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Alert Number 255

Dithering Is Human

Date: October 8, 2007

Battle plans are difficult to draw up – and it is even more difficult not to second-guess ourselves. Harvey and Serena are no exceptions (especially Serena). Decisions that look solidly reasonable begin to take on a more sinister appearance, especially late at night when one is struggling with insomnia.

Our hypothetical hero “Harvey” is going through 6 monthly cycles of HuMax-CD20 + fludarabine – in other words, the HuMax version of the more familiar RF combo pioneered at Ohio State and reviewed extensively on our website. So far he has completed three cycles with few adverse effects. He is still active, still able to carry out his regular and vigorous exercise regimen. The only clinical item of note is neutropenia, controlled with 3 or 4 Neupogen shots during the course of each cycle.

Harvey’s absolute lymphocyte count (ALC) is at rock bottom as one would expect from the HF therapy. But blood counts were never Harvey’s problem. As one would expect with his 11q deletion, bulky lymph nodes are the issue here. Sure, the nodes have shrunk quite a bit since the start of therapy. Bulky nodes that used to be 4 cm across are now about 1.5 cm across, a reduction of more than 90% tumor volume (you can do the math yourself, or take my word for it!). But the pesky things have not gone away completely. After the initial big reduction, the effect of each successive cycle seems to be far less dramatic. The nodes shrink some in the first week after therapy, than bounce back almost to their former glory in the next couple of weeks. What I would call 2 steps forward and 1 ½ steps back. Scary.

It is looking more and more like Harvey will not be getting one of those squeaky-clean MRD negative responses. He will be lucky to get a garden variety CR at best. In any case, judging from the speed with which the nodes bounce back in size, the remission at the end of the 6 cycles of HF does not promise to be a long-lived one. Folks who relapse quickly after fludarabine containing therapy are classified as “fludarabine refractory” – a scary place to be. It is also most likely that large lymph nodes at the time of relapse will rule out Campath as a good choice.

In this context, the very recent article from M. D. Anderson (abstract below) is very relevant. Patients who are fludarabine refractory (Harvey seems to fit that bill, since his disease seems to spring back so fast) and for whom Campath is not indicated (because of large lymph nodes, as in Harvey’s case, since Campath does a poor job of dealing with bulky disease) have few choices. The difference between more chemo as salvage therapy on the one hand and a stem cell transplant on the other hand is pretty dramatic. I highlighted the sentences that caught my attention. The only people who got a complete remission were those patients who opted for a stem cell transplant. None of the folks who had more chemotherapy as salvage did so well.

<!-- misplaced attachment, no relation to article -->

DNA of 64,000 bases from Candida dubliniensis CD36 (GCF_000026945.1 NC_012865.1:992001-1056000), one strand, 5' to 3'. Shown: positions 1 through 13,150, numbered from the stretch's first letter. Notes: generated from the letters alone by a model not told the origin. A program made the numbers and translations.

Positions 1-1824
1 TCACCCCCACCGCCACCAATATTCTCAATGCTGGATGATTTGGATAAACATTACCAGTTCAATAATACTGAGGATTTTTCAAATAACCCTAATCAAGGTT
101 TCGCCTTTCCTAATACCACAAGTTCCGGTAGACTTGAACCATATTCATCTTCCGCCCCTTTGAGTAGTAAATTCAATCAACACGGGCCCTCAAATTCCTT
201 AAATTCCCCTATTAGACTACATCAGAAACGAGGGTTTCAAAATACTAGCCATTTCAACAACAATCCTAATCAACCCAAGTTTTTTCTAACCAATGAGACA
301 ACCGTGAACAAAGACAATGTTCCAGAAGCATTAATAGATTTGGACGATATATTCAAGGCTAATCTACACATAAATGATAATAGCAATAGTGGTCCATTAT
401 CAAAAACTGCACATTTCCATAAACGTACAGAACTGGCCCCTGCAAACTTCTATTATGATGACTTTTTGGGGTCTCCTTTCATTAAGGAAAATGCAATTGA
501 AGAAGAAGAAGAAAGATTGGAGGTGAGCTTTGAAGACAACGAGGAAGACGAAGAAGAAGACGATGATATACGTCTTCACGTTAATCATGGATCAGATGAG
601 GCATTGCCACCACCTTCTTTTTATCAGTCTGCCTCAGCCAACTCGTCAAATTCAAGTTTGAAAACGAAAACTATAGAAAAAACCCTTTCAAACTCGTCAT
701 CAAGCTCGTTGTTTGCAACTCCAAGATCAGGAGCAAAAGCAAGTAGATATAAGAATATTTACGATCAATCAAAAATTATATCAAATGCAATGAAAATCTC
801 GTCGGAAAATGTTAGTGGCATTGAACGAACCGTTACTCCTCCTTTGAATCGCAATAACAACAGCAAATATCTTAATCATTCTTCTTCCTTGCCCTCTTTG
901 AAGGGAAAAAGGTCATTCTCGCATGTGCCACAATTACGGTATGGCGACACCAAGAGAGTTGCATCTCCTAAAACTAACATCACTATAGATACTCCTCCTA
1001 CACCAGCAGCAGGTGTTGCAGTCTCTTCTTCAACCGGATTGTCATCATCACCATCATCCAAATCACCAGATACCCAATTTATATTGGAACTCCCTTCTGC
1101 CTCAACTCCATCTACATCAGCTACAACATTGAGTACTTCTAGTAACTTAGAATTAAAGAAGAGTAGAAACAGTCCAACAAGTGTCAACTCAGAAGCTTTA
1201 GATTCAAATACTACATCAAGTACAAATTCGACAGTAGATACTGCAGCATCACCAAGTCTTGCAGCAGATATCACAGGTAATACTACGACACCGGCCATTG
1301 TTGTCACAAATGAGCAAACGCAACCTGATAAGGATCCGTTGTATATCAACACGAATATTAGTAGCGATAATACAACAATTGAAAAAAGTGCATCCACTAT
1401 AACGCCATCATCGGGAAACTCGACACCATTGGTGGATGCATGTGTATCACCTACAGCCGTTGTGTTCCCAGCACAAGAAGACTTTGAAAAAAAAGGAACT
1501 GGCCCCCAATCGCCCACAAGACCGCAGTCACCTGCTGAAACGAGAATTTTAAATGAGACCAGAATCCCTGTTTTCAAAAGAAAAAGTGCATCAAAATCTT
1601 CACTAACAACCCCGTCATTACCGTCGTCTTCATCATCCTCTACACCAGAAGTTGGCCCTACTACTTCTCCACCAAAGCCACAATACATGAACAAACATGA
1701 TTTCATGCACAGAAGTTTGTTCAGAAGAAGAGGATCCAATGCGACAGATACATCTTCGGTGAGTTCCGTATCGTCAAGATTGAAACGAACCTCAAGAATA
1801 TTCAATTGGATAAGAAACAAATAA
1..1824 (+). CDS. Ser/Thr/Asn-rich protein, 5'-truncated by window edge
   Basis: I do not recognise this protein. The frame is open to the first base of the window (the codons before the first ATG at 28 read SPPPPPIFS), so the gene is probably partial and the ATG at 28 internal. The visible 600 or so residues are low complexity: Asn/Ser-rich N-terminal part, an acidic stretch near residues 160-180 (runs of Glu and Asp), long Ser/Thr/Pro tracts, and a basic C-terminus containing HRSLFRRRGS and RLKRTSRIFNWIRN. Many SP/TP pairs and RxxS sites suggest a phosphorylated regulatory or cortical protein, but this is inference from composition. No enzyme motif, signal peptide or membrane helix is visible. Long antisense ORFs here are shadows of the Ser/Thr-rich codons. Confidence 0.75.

It now looks like Harvey’s battle plans were on target after all. Below are the links to Harvey’s battle plans, the Catch-22 scenarios patients face as they try to make these very tough decisions and what our expert panel had to say about the whole ball of wax. The moral of the story: dithering over scary decisions is human and the best of us indulge in it. But when the rubber meets the road, all of us have to learn to suck it in and make the tough calls. Otherwise, dithering may prove to be downright dangerous to your health.

Battle Plans
Catch 22 - Transplant decisions
What say you, Dr. Expert?
The "Forest Bump" story

Be well,


Editor's Note: You can read a more detailed analysis of these results in our article Refractory CLL.


Leuk Lymphoma, October 1, 2007; 48(10): 1931-9.

The natural history of fludarabine-refractory chronic lymphocytic leukemia patients who fail alemtuzumab or have bulky lymphadenopathy.

CS Tam, S O'Brien, S Lerner, I Khouri, A Ferrajoli, S Faderl, M Browning, AM Tsimberidou, H Kantarjian, and WG Wierda

Department of Leukemia and Stem Cell Transplantation, M. D. Anderson Cancer Center, Houston, TX

The natural history and outcome of salvage treatment for patients with fludarabine-refractory chronic lymphocytic leukemia who are either refractory to alemtuzumab ("double-refractory") or ineligible for alemtuzumab due to bulky lymphadenopathy ("bulky fludarabine-refractory") have not been described. We present the outcomes of 99 such patients (double-refractory n = 58, bulky fludarabine-refractory n = 41) undergoing their first salvage treatment at our center. Patients received a variety of salvage regimens including monoclonal antibodies (n = 15), single-agent cytotoxic drugs (n = 14), purine analogue combination regimens (n = 21), intensive combination chemotherapy (n = 36), allogeneic stem cell transplantation (SCT; n = 4), or other therapies (n = 9). Overall response to first salvage therapy other than SCT was 23%, with no complete responses. All four patients who underwent SCT as first salvage achieved complete remission. Early death (within 8 weeks of commencing first salvage) occurred in 13% of patients, and 54% of patients experienced a major infection during therapy. Overall survival was 9 months, with hemoglobin < 11g/dL (hazard ratio 2.3), hepatomegaly (hazard ratio 2.4), and performance status>/= 2 (hazard ratio 1.9) being significant independent predictors of inferior survival.

PMID: 17917961

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